> An object may be the type of its last cast -- but it also can't
> exactly lose the benefit/cost of being cast to a pointer to an
> undefined type. As soon as you undefine the type of a pointer, it
> loses the remnant of ever having had the initial type in the first
> place.


Right, but that doesn't help you. For example:

int j=3D2;
double *d=3D(double *)(void *)&j;
*d=3D1.0;
printf("%d\n", j);

This can output 2. Even though '&j' lost all intness by the cast to =
'void *', it got 100% doubleness by the cast to 'double *'. The compiler =
can still assume that '*d' will not affect the value of 'j' because 'd' =
is a pointer to a type that is incompatible with 'j's type.

The rule still stands -- a modification through a pointer to one type =
can be assumed not to change the value of a variable of an incompatible =
type.

This is still what OpenSSL does when it passes an 'X509 **' as a 'char =
**'.
=20
> In K&R C, you couldn't cast to void *, that was first introduced in
> C89. You had to cast to char *, and then you could cast to some other
> type in order to make your array indexes jump sizeof(type),
> essentially (on 8-bit byte machines) referencing
> &array[(index)*(sizeof(type))].


The cast to 'char *' made things safe. However, once you cast it away =
from 'char *', it became dangerous again. There was no remnant of the =
'char *' cast. Yes, while it was a 'char *', it could alias anything, =
but as soon as you cast it to something else, it can no longer legally =
alias an incompatible type.

However, it should be safe to pass a 'char *' to a function that takes a =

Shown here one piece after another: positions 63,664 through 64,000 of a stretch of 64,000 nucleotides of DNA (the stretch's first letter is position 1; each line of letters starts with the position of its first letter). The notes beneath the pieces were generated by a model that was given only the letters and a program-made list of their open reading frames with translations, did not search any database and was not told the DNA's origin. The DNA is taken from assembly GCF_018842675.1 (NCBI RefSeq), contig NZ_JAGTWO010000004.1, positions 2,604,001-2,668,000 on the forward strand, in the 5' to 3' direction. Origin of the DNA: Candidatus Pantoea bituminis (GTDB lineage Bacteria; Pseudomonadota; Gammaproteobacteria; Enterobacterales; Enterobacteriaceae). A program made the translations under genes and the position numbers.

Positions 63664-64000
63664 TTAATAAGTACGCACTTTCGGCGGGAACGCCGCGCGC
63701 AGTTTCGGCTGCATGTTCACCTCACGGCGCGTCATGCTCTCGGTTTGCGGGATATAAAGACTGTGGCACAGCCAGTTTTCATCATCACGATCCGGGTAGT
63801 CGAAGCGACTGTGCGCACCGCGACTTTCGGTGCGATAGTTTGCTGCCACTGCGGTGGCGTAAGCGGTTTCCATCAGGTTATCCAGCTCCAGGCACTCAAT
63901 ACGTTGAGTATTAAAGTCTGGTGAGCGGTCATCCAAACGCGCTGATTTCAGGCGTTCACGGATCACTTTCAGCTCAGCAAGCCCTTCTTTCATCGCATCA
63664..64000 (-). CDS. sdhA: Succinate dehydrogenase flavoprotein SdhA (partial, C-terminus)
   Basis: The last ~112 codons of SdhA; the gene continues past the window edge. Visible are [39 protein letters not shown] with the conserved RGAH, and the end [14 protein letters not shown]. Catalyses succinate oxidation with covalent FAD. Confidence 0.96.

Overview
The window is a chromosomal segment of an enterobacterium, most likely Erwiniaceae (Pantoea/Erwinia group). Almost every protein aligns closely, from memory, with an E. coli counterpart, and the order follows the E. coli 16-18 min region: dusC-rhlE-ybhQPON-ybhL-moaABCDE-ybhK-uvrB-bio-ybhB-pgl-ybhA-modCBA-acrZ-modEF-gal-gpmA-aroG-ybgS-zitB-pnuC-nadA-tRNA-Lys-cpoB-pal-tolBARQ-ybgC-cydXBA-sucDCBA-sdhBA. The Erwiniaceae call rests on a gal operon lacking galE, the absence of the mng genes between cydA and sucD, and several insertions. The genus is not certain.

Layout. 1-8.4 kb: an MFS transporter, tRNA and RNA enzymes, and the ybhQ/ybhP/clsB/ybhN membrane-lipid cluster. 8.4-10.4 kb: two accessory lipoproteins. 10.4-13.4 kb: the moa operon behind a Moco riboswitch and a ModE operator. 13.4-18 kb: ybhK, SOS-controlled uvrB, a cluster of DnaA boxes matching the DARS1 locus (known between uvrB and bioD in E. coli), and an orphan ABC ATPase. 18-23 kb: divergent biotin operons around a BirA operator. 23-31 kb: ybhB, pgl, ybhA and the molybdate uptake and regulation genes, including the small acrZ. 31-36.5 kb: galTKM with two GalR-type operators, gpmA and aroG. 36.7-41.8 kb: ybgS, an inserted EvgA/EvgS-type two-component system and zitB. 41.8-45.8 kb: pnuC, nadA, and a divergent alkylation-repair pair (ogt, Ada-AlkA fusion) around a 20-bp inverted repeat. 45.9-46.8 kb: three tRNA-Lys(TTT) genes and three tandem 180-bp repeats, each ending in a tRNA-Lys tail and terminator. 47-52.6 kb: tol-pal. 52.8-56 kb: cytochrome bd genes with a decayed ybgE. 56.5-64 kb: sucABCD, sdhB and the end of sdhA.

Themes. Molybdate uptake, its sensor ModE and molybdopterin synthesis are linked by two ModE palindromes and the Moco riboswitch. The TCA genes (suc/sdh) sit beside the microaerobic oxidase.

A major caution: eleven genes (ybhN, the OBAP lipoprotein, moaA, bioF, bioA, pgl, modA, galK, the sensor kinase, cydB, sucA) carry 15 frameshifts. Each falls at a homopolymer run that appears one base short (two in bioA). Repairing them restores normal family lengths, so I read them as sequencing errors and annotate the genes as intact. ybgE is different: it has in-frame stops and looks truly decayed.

'char *', and cast that parameter back to its real value in the =
function. For example, this should be legal:

int inc(int is_double, char *pointer)
{
if(is_double)
{
double *p=3D(double *) pointer;
*p=3D*p+1;
}
else
{
int *p=3D(int *) pointer;
*p=3D*p+1;
}
return 0;
}

---

int inc()
double j=3D1.0;
int i=3Dto_int(1, (char *) &j);
printf("%f", j);

That is because you are passing the function a compatible type, the =
compiler must assume a 'char *' might alias anything, and you are only =
dereferencing the pointer as a compatible type.

> Actually, what's broken is not allowing a large class of useful=20
> optimizations for the occasional code that chooses to invoke=20
> undefined behavior. That said, I do exactly what you suggest.=20
> I've had too much old code break horribly and subtly to find the=20
> optimizations worth the risk. So my 'official' position is not=20
> the same as my personal position.

=20
> 'occasional'? I've never examined any substantial program in C that
> doesn't invoke that -- even if just to be able to read data from disk
> into memory.


Many programs do aliasing correctly, following the rules that permit =
pointers to alias. However, I think it's a very fair point that nobody =
seems to totally understand what the rules *are*, which makes it hard to =
be sure you're following them.
=20
> An object is the type of the last cast -- but if it's ever cast to
> void *, it must be treated as if it were never any type before that.


The problem is precisely that it loses its association with the type it =
first was! If it kept its association with the first type, there'd be no =
problem.

Look at this code again:

int j=3D2;
double *d=3D(double *)(void *)&j;
*d=3D1.0;
printf("%d\n", j);

The *problem* is that '&j' has list its intness.

DS


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